Mikki Taylor—Part 2: The Evolving Arts offer Amazing Possibilities

Photo credit_Courtesy of Mikki Taylor

This week, I’m bringing you Part 2 of my Arts & Culture Connection interview with the fabulous Mikki Taylor, the author, international speaker and editor-at-large for Essence Magazine. If you missed Part 1, you can find it here.

Ms. Taylor is the leading authority on “inner and outer beauty” for women of color and a compelling empowerment speaker. She also is the author of several books, including Commander-in-Chic: Every Woman’s Guide to Managing Her Style Like a First Lady and her latest, Editor in Chic, How to Style and Be Your Most Empowered Self. The recipient of the 2019National Urban League Trailblazer Award, Ms. Taylor has appeared on national television, including CNN, CBS, OWN and BET. In addition, she’s worked with some of the world’s most influential people, such as former First Lady Michelle Obama, Oprah Winfrey, Beyoncé and Rihanna.

 Donna Walker-Kuhne: We left off discussing the importance of cultivating a healthy sense of self. What are the challenges inherent in making that effort?

 Mikki Taylor: Certainly, it goes back to knowing your value. It’s about committing to self and to making a shift to stay well. What’s really important is to turn challenges and temptations into strengths. How do you do that? By nurturing what you want to grow and starving what you need to check because your self-worth and how you view this should be non-negotiable.

I remember the advice author Terry McMillan gave me when I was working on my first book. You know stepping off that platform to do that first book feels like a leap of faith, but you have to make it. And I remember her telling me, “You need to write 15 minutes a day. If it’s only 15 minutes a day, by the end of the week look at what that adds up to. If you’re waiting for that pocket of time when you’re going to have a day to write, it’s not going to happen.” So, in this sharing she gave me the motivation to make that first leap.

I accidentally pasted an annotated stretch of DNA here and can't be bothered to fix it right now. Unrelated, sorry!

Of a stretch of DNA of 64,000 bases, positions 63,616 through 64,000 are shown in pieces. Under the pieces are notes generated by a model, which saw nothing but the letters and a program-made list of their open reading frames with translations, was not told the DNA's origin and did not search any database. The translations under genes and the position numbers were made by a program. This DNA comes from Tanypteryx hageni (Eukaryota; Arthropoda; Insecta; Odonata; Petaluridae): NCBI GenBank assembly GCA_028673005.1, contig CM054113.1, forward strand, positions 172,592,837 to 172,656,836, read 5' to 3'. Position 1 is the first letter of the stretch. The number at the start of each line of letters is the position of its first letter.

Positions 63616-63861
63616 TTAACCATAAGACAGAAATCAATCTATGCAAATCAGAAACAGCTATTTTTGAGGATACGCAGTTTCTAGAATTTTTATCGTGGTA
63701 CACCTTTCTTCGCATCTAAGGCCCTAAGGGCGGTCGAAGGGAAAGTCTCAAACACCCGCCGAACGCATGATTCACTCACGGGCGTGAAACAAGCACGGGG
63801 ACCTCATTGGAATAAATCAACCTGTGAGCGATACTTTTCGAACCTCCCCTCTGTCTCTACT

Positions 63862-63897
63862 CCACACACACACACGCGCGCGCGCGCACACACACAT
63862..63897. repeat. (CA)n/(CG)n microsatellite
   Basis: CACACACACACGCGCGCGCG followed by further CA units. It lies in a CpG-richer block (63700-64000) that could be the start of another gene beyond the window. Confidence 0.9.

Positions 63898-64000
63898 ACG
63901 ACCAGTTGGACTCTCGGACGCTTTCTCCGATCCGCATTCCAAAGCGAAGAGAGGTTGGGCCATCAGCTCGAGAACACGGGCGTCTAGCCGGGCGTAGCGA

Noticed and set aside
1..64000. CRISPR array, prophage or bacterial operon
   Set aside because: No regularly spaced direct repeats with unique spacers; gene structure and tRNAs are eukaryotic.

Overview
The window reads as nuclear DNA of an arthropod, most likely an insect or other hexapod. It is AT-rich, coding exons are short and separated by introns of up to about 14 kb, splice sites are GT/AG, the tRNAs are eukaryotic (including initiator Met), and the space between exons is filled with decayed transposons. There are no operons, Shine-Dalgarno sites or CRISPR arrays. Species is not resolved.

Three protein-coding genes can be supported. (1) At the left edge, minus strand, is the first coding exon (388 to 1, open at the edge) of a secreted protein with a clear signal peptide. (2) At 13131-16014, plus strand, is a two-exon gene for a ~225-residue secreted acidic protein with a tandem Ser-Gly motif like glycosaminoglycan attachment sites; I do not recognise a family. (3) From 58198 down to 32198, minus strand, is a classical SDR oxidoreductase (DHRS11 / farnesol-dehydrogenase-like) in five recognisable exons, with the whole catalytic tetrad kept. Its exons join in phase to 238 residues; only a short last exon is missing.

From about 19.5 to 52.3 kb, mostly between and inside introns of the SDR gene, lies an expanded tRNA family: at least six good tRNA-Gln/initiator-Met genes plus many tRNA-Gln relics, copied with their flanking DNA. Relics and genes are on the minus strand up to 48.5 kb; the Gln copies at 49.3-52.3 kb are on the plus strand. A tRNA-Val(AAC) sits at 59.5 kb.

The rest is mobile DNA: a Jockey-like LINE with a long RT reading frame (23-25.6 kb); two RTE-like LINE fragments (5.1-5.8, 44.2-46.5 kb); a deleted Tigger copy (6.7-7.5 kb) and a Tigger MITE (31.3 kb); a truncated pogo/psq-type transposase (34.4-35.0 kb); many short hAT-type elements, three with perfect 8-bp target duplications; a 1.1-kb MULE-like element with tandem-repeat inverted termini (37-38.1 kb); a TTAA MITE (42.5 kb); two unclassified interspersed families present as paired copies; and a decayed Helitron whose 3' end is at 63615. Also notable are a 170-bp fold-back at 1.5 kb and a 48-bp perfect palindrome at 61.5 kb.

As Dr. Martin Luther King, Jr., said, “Take the first step. You don’t have to see the whole staircase, just take the first step.” So, what I say to us is this: You have to recognize that what you contribute is important and that there is an audience waiting for what you have to say. Again, nurture what you want to grow and starve what you need to check. That’s how you overcome challenge.

Donna: What do the next 20, 30 years look like to you? What’s your vision for the arts?

Mikki: With the stories we tell—be it publishing, music or filmmaking—I see an evolution that’s ever more revolutionary. You know like the evolution of rap music and hip hop that today is more reflective of diverse cultures, politics, lifestyles; less narrowly focused and more universal. It has broadened its horizon and the message that it conveys.

Even if I look at the current indie film industry—I look at the current film I’m executive producing, “Season of the Witches,” which is a psychological crime thriller. I have the opportunity to work with a group of boss female filmmakers on a riveting script and Vikter Duplaix, who is a Grammy-nominated, songwriter, producer and instrumentalist, and whose background is incredibly eclectic.